It is against this background that the Turner plans should be viewed. They are not a solution. They cope to some extent with the pension problem but only to some extent, for changing demography is not just about money.

The entirely separate question that we need to ponder in the UK- as do people in all developed countries - is what sort of society do we want? If you think about it, the whole idea of retirement is very recent. The concept of a state retirement age is only 120 years old, and when it was introduced in Germany by Otto von Bismarck, he fixed it at 70. Most work was physical and people carried on until they could no longer do so, tailing off their hours as they grew older. Our idea of fixed factory or office hours grew out of the need for those places of work to be staffed by people at the same time.

But now we are moving to a society where things are more fluid. Some 9 per cent of the workforce in the UK are teleworkers, operating online from home or from a variety of locations using home as a base. Some 70 per cent of these are self-employed.

So the communications revolution has led to a radical change in the way we work and that great shift has hardly begun. Broadband, which in effect means that a teleworker is as close to colleagues in the office as someone on the floor downstairs, is only just being rolled out. Even more important, the flexibility offered by the communications revolution comes in the nick of time, for it gives our societies a tool to cope with an ageing workforce.

The data in these graphs won't change much. What will change is the efficiency with which we use the available workforce. Or, put the other way, the new technologies allow someone to work for, say, three hours a day at home, rather than eight hours a day after a tiring commute.

So the policy should not just be fixing pensions; it should also be removing barriers to work for people who want to do so.

How to achieve this is a vast subject and one that needs to get on the political agenda. But let's note that one obvious way would be to reduce income tax for people who work beyond the normal retirement age. If, say, income tax were halved for everyone carrying on beyond 65 (but only in earnt income), I suspect that the government would end up getting more revenue, not less. So it would be win-win.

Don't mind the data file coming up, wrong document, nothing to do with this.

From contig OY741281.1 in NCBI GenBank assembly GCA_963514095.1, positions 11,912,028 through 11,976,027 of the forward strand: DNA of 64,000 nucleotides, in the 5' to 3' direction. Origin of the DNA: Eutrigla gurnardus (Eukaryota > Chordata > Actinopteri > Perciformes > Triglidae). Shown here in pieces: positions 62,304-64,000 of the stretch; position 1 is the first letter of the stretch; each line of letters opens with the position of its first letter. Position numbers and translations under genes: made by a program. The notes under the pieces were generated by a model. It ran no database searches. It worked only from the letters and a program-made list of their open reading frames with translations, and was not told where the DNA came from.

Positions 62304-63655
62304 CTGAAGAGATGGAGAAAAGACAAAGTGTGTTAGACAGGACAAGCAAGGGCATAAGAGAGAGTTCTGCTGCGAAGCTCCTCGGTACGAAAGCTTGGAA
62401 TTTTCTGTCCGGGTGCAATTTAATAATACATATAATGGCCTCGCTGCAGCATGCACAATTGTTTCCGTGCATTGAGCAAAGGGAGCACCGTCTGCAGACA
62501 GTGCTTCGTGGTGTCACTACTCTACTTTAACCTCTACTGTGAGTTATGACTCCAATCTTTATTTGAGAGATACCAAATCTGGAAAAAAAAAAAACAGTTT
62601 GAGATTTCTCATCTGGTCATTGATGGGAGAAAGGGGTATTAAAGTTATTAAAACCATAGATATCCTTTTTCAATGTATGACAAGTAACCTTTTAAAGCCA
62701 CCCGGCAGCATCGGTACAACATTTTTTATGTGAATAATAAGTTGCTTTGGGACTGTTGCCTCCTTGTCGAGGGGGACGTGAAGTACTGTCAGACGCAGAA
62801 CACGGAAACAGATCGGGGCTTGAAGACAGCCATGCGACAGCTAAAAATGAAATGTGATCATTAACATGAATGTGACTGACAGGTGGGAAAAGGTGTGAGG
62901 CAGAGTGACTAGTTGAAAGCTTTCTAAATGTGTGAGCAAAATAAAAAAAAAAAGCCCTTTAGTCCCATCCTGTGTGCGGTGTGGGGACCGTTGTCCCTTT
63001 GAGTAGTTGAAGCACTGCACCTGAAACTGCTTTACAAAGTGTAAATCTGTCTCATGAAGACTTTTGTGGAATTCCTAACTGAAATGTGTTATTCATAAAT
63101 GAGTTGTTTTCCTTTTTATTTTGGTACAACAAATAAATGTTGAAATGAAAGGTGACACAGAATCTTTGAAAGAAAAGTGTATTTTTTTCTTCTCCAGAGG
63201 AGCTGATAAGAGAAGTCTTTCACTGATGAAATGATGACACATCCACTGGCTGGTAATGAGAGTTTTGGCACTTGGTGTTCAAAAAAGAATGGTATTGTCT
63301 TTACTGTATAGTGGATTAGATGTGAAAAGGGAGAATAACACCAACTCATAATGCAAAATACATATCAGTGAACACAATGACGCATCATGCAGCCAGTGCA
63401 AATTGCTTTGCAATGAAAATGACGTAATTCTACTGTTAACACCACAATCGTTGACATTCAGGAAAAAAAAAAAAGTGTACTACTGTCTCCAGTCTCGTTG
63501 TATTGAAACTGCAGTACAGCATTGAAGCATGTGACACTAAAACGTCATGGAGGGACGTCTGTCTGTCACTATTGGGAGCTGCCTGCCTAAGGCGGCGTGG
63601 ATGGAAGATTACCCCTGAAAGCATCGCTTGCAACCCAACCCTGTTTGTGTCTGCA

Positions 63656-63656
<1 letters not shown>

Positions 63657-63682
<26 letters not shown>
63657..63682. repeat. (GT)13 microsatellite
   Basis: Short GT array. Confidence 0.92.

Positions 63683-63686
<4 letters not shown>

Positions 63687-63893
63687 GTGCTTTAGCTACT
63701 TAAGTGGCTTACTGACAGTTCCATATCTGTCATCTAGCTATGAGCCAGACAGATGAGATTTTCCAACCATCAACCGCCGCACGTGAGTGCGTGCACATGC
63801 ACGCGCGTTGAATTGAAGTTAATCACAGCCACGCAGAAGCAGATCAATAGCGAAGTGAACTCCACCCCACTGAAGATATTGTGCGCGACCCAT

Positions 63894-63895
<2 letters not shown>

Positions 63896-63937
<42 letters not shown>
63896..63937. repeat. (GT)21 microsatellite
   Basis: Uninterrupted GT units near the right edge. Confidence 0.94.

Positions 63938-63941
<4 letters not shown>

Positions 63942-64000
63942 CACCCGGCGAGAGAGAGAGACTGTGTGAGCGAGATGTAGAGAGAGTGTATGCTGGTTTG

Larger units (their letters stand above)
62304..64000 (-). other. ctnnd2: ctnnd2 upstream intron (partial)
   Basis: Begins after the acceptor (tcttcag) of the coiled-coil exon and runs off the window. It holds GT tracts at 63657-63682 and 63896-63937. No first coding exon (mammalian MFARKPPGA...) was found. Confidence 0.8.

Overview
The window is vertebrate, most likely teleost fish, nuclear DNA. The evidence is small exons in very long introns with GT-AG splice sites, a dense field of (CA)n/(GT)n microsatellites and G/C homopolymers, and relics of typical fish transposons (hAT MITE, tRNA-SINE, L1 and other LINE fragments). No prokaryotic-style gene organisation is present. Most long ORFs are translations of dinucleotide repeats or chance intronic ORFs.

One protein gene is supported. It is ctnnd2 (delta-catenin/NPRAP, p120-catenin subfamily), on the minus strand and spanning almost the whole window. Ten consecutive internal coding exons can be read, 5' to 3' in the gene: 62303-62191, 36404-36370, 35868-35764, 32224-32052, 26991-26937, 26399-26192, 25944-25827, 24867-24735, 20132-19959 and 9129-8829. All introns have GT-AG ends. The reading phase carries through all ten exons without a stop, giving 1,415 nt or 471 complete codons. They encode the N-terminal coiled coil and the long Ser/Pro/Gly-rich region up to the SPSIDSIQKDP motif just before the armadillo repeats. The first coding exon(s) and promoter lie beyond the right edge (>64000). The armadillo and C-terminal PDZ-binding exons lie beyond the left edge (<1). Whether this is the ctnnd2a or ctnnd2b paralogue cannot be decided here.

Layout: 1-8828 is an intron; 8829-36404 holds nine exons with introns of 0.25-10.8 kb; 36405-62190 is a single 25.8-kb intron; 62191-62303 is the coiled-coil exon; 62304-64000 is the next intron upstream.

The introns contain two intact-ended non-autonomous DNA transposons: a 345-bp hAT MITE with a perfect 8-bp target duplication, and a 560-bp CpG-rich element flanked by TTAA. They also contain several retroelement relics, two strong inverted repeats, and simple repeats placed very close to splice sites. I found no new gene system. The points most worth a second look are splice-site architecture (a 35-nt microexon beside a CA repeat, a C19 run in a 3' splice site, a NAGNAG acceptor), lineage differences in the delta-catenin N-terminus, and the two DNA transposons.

Politically difficult? Maybe. But you must admit it is a more interesting idea than banging on about pensions.

Why spurn a little help from our friends?

The rich countries' club or a resource to help governments raise their game?

The OECD held its annual economic forum in Paris last week, at which a huge range of policies and problems were chewed over. For example, I was on a panel that discussed the role of innovation in generating growth, in which the key common point was the need for governments to focus on attracting talented people. That was considered at least as important as the incentives for R&D they pay attention to now.

Also last week, the latest forecasts for the world economy were published. The nub here was that the recent turmoil in equity markets had not damaged growth but that the other risks, far from evaporating, had actually got worse. The economics team at the OECD is particularly strong at the moment and remains willing to criticise member states' policies, frequently to their irritation.

But the aspect of the OECD's work that ought to be most valuable to its members seems frequently to go unused. It is the accumulated knowledge, across different countries, of policies that succeed and policies that fail. One example is our experience with the Home Office.

Yet this resource is not used. Instead governments either follow a "not invented here" policy and try and develop their own models, or, as in the case of the Treasury, see what the Americans have done and bring in their own version of that. No one is pointing out that a plethora of "initiatives" is self-defeating.

The OECD has a new secretary-general, the former Mexican finance minister Angel Gurria. This is encouraging partly because he has a very good reputation but also because it may help refocus the OECD on the great economic story of our times - the surge in importance of the "new" developed world. One of the many consequences of this power shift is that the governments of established developed countries are going to be under increasing pressure to raise their game. And one of the ways of doing that is to use the experience of each other - which is where the OECD can help.